For research purposes

    Other People's Money: The Corporate Mugging of America

  • Critical, independent voices are seldom found within the citadels of international finance. That’s what makes Nomi Prins unique.  Through a decade in the upper flights of banks like Goldman Sachs, Bear Stearns and Lehman Brothers, Prins never lost her ability to see the broader picture. Furthermore, as this eye-opening book testifies, she lived to tell the tale. 

    The result is an insider’s account of the big banks’ giddy ride through the boom economy. Prins provides fascinating first hand detail of day-to-day life in the financial leviathans, with all its rich absurdities and ceaseless power plays.  Uncovering the old-boy networks and hot-money flows  between Wall Street, Corporate America, and Capitol Hill, she also exposes the whitewash reforms brought in to control them.

    In the first years of the Bush administration some of America’s most prominent corporate executives cashed out billions of dollars in stock options before driving their companies to ruin through fraud and bankruptcy. In their wake they left a tangle of lost jobs, depleted pensions, and shattered lives.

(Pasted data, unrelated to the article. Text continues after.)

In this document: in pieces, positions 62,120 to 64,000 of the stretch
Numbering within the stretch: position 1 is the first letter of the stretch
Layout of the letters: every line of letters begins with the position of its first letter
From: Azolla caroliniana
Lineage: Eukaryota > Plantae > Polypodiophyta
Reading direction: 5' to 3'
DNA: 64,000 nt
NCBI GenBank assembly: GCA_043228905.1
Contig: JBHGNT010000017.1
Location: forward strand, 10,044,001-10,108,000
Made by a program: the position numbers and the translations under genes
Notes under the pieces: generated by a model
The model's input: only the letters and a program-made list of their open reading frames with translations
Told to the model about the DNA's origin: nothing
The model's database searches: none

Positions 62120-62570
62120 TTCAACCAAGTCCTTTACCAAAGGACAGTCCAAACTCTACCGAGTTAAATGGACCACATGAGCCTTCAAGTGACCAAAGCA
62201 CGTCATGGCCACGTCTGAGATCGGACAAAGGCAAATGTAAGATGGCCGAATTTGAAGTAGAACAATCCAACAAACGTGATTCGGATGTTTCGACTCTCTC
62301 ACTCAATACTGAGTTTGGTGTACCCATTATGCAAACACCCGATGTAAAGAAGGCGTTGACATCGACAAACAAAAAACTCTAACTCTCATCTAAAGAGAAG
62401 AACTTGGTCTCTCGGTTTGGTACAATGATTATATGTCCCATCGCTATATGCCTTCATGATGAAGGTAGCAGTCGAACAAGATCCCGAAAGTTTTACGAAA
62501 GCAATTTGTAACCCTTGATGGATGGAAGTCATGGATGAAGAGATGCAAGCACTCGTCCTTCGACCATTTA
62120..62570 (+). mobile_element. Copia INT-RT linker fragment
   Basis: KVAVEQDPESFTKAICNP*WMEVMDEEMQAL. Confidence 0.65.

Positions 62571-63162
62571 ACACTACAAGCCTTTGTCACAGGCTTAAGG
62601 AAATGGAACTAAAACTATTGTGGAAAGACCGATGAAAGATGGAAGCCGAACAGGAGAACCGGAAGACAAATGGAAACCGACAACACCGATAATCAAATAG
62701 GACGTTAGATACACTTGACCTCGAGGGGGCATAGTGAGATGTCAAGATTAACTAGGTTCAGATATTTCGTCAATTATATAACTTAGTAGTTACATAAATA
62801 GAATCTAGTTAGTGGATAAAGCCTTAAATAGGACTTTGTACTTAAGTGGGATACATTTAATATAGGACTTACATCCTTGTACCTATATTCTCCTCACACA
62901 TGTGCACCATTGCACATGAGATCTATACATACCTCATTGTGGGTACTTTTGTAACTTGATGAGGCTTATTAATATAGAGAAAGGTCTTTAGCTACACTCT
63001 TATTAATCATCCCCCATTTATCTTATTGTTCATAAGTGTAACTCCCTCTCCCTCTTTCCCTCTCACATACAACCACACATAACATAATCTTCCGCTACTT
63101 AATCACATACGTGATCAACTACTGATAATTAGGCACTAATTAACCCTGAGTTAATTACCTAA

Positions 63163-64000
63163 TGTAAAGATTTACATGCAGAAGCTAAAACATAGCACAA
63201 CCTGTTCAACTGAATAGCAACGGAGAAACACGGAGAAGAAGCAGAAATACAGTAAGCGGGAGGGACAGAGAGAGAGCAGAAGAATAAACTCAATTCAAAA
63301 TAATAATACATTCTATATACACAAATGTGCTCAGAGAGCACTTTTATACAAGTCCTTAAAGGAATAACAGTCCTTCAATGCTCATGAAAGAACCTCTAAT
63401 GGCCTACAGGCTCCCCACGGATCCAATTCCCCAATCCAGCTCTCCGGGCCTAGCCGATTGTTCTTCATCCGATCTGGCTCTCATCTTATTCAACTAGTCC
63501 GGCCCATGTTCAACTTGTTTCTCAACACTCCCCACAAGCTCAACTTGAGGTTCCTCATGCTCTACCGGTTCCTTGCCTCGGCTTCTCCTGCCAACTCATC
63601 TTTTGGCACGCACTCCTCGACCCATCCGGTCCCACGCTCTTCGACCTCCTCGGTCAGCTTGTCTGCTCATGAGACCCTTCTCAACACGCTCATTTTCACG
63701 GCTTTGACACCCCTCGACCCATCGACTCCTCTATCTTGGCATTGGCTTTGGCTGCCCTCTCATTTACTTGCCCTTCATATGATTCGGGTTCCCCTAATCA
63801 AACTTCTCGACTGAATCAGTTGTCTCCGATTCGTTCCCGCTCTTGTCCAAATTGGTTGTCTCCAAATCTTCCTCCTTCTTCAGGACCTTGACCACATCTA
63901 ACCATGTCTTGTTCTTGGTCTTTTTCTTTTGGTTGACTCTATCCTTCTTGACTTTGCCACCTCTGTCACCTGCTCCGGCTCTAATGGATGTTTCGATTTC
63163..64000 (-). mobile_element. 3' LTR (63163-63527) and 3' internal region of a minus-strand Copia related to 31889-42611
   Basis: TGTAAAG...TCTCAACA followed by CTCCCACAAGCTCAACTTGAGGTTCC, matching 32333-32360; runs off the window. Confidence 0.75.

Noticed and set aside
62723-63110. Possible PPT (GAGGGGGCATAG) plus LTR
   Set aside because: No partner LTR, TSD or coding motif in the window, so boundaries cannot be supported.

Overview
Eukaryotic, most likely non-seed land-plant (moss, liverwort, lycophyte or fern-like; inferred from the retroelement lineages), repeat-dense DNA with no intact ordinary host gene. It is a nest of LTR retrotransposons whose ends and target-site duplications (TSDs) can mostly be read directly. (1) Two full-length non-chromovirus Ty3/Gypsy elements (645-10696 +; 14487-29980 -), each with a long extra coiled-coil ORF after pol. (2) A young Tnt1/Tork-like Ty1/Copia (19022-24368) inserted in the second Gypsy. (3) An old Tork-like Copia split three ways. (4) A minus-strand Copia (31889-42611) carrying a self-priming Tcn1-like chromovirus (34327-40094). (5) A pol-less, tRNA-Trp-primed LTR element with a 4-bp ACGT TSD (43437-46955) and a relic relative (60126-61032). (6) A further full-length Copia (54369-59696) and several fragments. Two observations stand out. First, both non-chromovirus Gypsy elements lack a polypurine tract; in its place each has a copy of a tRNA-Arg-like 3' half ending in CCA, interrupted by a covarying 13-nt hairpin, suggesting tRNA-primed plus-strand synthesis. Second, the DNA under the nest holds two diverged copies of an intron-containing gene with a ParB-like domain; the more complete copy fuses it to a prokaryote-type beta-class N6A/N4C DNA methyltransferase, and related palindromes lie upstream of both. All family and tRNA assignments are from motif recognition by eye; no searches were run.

Yet, to write off this corruption as the unbridled greed of a select few is an oversimplification. As Prins shows in this devastating exposé, the much-publicized corporate malfeasance of recent years resulted from deregulation that trashed the rules of responsible corporate behavior. Faced with increasingly absent regulatory agencies, toothless legislation, and an utter lack of accountability, the stock market roared on the back of phony balance sheets while the executives made out like bandits and Congress looked the other way. Worse yet, everything remains in place for a repeat performance.

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